If the Lord has carried you safe through, and you live to read this in the body, know that our God continues to bless us abundantly, in health, peace and plenty, as to temporals; we also experience the peace of his Covenant, and have tastes of the bread and of the water of life. Thanks, all thanks to our new Covenant Head, for the stability of the Covenant; we change, but he changeth not. He himself is the Covenant given to the people, and because he lives, his people shall live also, in spite of Satan, and his colleague sin, in our hearts; sin may, and does bring his people into captivity, but it shall not keep them in bondage for ever. The time of deliverance shall come, when they shall revive as the corn,' &c. Oh! is it not a well-ordered covenant, and sure!

May 10, 1801.



LAST evening was preparation Sermon. Mr. Y preached a very excellent sermon from the Song of So


lomon, who is this that cometh up from the wilderness leaning on her beloved?' First the wilderness of this world, next the church coming up, then the attitude leaning, and on whom ; I thought the simile well supported, and practical, as he went on. His application was rich on the Christian's support, where he brought into view many of the names of Christ.

After sermon, we witnessed a most affecting scene; two females members rebuked and restored to the communion of the church. Never, never, did our dear Mr. M-shine so bright in my eyes; many tears were shed. I knew nothing of it, and wondered to what he was leading, when he addressed the congregation after sermon, upon Christian walk, watchfulness, and temptation, and the distress occasioned in Christian Society, when any of the members were left to fall into open and aggravated sin. Such was the case in our own congregation; two, (naming the offenders,) had been so far left, but while deeply wounded by the sin and scandal, he was consoled by their penitence: he assured the congregation that they had given great evidence of deep contrition; and were now come forward to acknowledge their crime before their offended, and grieved brethren, and to give all the satisfaction in their power, by submitting to the censure of the Church in this public manner, which although painful to him, he must pronounce according to God's appointment. They who sin before all, rebuke before all.' He then made them stand up; scarce an individual turned to look; many were weeping, while he laid before them their guilt in strong, yet tender, terms; and finished by expressing his approbation of their thus submitting to the rod; pronounced their absolution, and gave them an exhortation to humility, and redoubled watchfulness. Then, again he addressed the members, requesting them to receive into their Christian love and affection their repenting, returning, sisters; that they would treat them with tenderness, and restore them in the spirit of meekness, considering themselves as also in the body, and subject to temptation. "Let no one put them in remembrance of the sin which the Father of mercies has blotted out, nor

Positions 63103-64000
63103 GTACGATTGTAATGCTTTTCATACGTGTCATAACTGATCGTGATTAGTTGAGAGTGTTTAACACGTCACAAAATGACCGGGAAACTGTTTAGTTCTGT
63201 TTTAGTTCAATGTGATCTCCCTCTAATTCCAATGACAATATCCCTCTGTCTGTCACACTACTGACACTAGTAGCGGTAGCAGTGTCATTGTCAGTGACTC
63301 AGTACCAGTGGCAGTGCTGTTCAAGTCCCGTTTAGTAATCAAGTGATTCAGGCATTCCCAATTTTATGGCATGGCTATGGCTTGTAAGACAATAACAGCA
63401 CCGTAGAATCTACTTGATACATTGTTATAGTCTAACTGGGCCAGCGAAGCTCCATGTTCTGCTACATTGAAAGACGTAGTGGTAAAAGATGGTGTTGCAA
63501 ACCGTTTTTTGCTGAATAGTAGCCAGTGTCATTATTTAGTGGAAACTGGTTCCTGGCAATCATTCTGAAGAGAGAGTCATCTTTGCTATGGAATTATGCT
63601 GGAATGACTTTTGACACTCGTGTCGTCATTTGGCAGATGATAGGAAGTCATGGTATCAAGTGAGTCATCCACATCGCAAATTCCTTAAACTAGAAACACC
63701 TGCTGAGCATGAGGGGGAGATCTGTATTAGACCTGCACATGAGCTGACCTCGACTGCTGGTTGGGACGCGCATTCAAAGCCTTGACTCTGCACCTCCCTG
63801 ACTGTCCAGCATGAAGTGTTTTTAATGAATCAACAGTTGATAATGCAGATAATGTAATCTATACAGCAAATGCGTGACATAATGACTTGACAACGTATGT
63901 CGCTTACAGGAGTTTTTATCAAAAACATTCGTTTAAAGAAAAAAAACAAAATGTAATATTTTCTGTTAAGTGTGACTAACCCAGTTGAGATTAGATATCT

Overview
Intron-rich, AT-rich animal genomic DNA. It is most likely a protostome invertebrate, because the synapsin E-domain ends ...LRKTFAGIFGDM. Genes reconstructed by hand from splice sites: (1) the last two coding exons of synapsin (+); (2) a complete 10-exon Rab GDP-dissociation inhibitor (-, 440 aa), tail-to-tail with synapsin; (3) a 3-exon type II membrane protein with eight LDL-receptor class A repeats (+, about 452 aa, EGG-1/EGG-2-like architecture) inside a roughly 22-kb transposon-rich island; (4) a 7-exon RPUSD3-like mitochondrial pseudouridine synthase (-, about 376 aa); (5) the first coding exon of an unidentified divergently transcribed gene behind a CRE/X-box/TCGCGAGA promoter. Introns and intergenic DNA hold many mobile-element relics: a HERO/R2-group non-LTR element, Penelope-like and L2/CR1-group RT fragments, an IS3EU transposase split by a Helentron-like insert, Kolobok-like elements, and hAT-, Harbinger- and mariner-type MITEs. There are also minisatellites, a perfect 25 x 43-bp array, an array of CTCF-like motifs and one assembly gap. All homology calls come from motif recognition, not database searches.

open those wounds which he has closed." "He doth not chide continually, nor retain his anger for ever.' But I can do no justice to the melting tenderness of his address. Afterwards the youngest brought her babe to the font of Baptism, and here, and in prayer, Mr. Mwas very particular. She appeared to be weeping all the time.

May the Lord bless the discipline of his church; may he meet us to-morrow with multiplied pardons; may he melt our hearts to contrition, heal our backslidings, and manifest himself as married unto us; may he bring us into his banqueting house; may his banner over us be love; may his Grace be magnified, and his name glorified; and may he send a portion to my dear children-yea, a Benjamin's portion; may he open wide the leaves of that New Testament, and let them read their rich inheritance, and rejoice in their portion.

Two days more will fill up seven weeks since you sailed; but from every account of the winds, you have not reached port, at least a port on earth.

Farewell, my dear children. The Lord bless you, keep you, guide you, and cause his face to shine on you, Prays your affectionate Mother.

May 21, 1801.

I WOULD fain begin to hope, that my children are now on, or near, the green fields of Albion. Many a severe gale has agitated them, and tried their faith and confidence before this day. But as he who sitteth on the clouds, commanding and governing the elements, is their own God in Covenant, who loves them, careth for them, and perfects what concerns them! I hope they have had much of his presence: I hope they have found, even on the boisterous ocean, amidst the horrors of the swelling deep, agitated with winds and tempests, all things. necessary to life and godliness in these great and precious promises, accompanied by divine power, by which they are made partakers of divine life, and escape the pollution that is in the world through lust. I hope they are enriched in experience, and advanced in the divine life, by all they have suffered, and all they have tasted, of divine